An all-boys grammar school in Kent has revealed plans to discuss Adolf Hitler's Mein Kampf in classes and introduce an "unsafe space".
Simon Langton Grammar School described the proposals as "the antidote to political correctness", but others disagree.
One student online described the move as "legitimising fascism", while another user questioned whether the story was a "parody".
The new "unsafe space" is a reaction to the "safe space" concept – a reference to an area where minorities or anyone can feel confident in facing no harassment, harm or prejudice.
The Guardian reported that director of humanities at the school, Professor James Soderholm, told pupils that the first session would centre around the fired Google employee James Damore and the memo claiming that women were innately less capable as engineers. Soderholm claimed it was a "much-needed forum for debate".
When approached for a comment, a spokesperson from Simon Langton Grammar School told IBTimes UK: "The phrase unsafe space is a bit of a misnomer. The Research Centre is, first and foremost, about creativity and invention. Don't forget, this is the school where the Institute for Research in Schools was born, where Pavegen originated and that we have a device on a satellite feeding data to CERN and NASA and a licence to modify the human genome.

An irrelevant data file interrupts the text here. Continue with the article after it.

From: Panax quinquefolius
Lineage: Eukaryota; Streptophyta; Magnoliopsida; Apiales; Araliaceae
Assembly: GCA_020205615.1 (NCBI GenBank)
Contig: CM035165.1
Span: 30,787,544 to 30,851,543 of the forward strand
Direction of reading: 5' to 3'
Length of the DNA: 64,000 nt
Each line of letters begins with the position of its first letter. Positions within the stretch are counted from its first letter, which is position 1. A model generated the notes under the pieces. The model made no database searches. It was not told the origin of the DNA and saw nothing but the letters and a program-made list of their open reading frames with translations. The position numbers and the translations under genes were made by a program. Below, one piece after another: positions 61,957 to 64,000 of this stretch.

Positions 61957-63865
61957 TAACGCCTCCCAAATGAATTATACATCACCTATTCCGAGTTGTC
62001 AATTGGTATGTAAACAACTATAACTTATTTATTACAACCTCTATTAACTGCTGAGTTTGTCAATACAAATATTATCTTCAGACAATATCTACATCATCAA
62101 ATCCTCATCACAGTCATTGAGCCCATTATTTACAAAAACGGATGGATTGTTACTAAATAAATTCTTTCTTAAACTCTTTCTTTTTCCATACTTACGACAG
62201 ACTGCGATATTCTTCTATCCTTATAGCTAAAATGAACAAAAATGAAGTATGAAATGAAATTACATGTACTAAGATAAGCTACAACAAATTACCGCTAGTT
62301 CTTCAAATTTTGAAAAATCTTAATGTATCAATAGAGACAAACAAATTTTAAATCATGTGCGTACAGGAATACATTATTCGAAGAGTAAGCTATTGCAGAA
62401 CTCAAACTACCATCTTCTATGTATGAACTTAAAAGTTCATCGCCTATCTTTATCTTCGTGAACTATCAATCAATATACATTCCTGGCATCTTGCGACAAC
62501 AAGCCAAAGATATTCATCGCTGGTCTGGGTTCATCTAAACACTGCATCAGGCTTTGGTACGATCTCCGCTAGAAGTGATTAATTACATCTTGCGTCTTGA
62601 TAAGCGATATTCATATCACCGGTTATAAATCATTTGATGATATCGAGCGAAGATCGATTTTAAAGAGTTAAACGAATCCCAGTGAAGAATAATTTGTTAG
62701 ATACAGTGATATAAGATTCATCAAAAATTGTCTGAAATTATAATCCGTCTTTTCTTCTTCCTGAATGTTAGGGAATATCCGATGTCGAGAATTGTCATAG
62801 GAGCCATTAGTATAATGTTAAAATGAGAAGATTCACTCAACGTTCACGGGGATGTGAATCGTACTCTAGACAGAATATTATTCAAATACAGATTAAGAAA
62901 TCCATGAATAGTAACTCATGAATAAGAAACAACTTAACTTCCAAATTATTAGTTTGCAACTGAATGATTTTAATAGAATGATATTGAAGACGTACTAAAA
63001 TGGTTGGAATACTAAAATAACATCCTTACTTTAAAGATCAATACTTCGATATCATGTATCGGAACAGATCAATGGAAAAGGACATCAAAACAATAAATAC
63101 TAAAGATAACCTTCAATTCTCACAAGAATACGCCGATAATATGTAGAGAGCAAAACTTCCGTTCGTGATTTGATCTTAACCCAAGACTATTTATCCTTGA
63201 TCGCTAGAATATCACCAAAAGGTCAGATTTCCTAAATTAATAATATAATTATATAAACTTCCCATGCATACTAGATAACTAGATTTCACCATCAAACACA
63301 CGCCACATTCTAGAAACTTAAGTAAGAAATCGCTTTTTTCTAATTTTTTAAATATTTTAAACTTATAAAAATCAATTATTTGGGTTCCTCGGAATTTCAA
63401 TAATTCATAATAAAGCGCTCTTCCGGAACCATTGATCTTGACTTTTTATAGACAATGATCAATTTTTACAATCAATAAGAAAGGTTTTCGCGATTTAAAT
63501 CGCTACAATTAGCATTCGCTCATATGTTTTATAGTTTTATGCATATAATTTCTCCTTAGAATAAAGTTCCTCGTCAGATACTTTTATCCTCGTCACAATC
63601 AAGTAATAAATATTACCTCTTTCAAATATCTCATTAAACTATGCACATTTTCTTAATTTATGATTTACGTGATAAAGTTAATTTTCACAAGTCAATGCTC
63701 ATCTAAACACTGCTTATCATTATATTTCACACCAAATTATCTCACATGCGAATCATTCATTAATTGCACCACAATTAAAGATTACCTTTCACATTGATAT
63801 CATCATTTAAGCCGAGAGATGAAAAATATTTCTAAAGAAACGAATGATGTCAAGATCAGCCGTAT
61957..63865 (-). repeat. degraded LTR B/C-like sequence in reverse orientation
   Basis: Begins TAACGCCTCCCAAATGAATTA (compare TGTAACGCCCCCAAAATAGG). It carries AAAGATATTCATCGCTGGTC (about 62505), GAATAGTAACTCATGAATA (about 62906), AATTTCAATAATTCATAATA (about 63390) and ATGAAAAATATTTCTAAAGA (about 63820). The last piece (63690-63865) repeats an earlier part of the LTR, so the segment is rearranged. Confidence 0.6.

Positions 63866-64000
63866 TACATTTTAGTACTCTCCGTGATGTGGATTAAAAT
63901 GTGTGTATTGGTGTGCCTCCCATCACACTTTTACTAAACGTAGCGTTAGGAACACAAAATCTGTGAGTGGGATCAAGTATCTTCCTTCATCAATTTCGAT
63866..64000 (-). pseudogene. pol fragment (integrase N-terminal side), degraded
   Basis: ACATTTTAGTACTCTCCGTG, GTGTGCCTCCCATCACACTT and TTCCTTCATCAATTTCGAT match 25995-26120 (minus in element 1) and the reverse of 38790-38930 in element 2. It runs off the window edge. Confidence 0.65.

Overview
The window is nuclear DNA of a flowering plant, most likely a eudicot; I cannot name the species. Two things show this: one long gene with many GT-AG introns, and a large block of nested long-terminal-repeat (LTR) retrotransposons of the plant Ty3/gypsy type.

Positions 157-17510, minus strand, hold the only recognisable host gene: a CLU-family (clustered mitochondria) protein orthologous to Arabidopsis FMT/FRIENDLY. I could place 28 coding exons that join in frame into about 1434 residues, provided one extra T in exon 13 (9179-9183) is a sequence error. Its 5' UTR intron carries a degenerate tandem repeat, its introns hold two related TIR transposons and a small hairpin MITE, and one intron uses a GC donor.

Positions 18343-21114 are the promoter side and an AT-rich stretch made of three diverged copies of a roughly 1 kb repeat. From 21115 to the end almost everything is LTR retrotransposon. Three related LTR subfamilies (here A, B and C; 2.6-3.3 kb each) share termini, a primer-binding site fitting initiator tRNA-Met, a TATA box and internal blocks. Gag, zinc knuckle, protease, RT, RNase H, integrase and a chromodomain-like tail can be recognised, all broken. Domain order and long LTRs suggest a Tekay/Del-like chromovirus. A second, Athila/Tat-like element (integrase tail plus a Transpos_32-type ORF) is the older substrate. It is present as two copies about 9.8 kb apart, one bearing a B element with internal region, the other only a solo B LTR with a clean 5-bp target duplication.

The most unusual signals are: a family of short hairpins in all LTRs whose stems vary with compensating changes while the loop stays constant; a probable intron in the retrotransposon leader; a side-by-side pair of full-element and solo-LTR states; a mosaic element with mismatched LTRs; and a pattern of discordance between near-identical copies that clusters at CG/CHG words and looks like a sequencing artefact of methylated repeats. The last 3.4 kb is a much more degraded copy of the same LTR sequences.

"This is a voluntary part of the Sixth Form curriculum which students can buy into and, if they do, they can be introduced to The Communist Manifesto, Mao's Red Book, Mein Kampf and Lenin's What is to be Done? as well as other cornerstone texts.
"These are not texts we wish to protect our students from but help them to consider with proper academic guidance as ways in interpreting and understanding the Twentieth Century. The agenda is neither right nor left wing, simply free-thinking."
Soderholm told The Guardian: "The unsafe space is a much-needed forum for debate about a host of issues seen from both sides of the ideological spectrum.
"We are not interested in fomenting xenophobia, racism or sexism. We are interested in evaluating arguments, not putting stilts under postures."
Safe spaces have been a controversial topic of debate primarily as critics argue that they shut down debate and free speech. Universities across the UK commonly hold debates as to whether they pose a hurdle to education or whether they are a necessary element to student safety.
While plans for the controversial lessons were sent to parents in September, pupils have only been made aware of the specifics now.
Mein Kampf is the 1925 autobiographical book by Adolf Hitler that outlined his political credo for a Nazi Germany and the blueprint for the racial supremacy theories that led to the Holocaust.